It can be difficult to know what changes to make and which changes will be beneficial. An occupational therapist can help set up the home environment for you using what’s called a Home Safety Assessment and continue to work with you on activities of daily living (ADLs). An occupational therapist will perform a functional assessment of you, your family and the environment. They identify impairments and environmental barriers and create a treatment plan designed specifically for the individual with the brain injury. Not only can an occupational therapist improve the home environment, but they can continue to work with you on setting personal goals, improving skills, and increasing independence.
Local brain injury associations have support and services in place to help people with brain injury and their caregivers through these transitions. Find your local brain injury association
- Many individuals suffer mobility issues or are unable to drive after a brain injury. Most provinces/territories have accessible taxis or public transit options if the person with the brain injury needs extra room/assistance. This is information the hospital should be able to provide to you. You can also look into conversions to an existing vehicle or purchasing an accessible vehicle.
Once you begin to consider returning to driving, you will need to undergo assessment and training. More information about returning to driving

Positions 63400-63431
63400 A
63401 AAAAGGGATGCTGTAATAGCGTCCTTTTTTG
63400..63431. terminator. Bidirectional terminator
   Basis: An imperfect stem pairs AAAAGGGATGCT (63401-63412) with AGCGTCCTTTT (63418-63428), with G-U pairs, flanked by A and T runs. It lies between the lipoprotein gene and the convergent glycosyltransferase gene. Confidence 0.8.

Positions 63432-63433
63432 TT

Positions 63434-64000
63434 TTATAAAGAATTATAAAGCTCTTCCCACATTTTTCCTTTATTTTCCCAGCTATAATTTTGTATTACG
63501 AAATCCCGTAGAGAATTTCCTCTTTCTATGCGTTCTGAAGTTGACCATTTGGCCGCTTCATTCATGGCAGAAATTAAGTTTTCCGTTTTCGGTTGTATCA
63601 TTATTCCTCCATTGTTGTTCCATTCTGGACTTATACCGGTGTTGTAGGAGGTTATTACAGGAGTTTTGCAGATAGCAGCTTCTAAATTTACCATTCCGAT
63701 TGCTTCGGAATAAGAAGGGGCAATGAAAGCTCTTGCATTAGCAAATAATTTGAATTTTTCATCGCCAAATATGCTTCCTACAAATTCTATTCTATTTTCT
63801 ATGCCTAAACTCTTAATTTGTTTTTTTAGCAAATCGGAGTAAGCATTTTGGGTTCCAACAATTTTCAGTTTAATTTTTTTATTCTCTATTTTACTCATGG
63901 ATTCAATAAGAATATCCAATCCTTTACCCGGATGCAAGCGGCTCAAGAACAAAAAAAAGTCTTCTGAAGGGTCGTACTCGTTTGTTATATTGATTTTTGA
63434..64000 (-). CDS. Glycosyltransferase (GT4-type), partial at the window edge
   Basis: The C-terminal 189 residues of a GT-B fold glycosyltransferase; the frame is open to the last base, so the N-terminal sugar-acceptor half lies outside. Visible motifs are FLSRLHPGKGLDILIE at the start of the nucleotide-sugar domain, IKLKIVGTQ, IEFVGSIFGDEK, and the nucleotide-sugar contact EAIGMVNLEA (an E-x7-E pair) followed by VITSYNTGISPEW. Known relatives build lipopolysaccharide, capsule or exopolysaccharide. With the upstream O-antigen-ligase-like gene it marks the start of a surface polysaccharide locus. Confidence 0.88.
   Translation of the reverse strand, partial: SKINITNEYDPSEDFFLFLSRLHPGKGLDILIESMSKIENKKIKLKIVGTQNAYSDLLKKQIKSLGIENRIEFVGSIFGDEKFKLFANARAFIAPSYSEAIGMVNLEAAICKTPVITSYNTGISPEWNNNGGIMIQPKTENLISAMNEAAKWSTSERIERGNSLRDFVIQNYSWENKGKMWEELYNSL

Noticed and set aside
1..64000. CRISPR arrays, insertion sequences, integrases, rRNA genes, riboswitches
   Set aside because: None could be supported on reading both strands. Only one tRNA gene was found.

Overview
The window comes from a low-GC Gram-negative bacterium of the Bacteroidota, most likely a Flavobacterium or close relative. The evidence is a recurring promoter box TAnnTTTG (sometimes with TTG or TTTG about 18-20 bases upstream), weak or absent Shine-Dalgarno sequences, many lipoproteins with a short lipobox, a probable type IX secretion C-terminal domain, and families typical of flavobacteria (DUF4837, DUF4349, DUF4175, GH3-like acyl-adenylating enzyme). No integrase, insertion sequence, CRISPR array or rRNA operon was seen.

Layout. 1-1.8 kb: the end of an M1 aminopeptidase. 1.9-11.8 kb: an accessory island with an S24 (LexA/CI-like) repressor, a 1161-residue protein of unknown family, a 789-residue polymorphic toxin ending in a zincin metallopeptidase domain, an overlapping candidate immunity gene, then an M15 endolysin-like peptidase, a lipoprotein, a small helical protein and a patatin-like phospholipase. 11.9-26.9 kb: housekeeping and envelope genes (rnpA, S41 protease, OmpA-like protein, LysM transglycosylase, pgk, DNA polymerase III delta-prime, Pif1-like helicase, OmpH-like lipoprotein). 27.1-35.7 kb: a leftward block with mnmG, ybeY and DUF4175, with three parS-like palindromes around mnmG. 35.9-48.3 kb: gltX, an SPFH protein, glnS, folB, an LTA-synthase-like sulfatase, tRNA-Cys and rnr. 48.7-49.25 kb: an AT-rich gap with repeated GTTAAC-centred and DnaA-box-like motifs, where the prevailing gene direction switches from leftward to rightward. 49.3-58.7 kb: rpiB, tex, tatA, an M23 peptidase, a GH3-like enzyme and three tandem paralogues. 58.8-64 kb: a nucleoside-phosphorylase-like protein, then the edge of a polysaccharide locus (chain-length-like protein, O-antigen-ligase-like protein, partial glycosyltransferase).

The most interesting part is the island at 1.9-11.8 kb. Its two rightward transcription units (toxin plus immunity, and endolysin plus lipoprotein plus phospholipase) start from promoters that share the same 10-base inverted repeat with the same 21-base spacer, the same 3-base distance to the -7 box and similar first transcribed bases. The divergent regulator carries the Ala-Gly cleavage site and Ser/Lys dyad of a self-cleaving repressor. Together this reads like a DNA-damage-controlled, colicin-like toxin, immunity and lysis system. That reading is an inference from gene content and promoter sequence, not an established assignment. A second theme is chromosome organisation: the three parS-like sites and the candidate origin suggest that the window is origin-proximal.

Public transportation is an option if available in your area. You may want to take into consideration some of the cognitive changes you are experiencing before venturing out on your own. Some people have new challenges with orientation, depth perception, and short-term memory which can make buses, subways, and trains dangerous without proper supports. You can prepare yourself by carrying a bus schedule or asking someone to go with you.
- Find out who to contact if you need something after discharge
- If you require information or assistance after you are discharged, ask the hospital team who you would speak with while you’re making your plan. Not every medical centre has a designated person to handle these calls, but they may be able to help you find a contact that can answer questions if you need something after discharge. Make sure to write down the name and contact information for the person the hospital says you can call. Your family doctor will also play a key role in monitoring recovery after discharge and will be able to help as you navigate rehabilitation.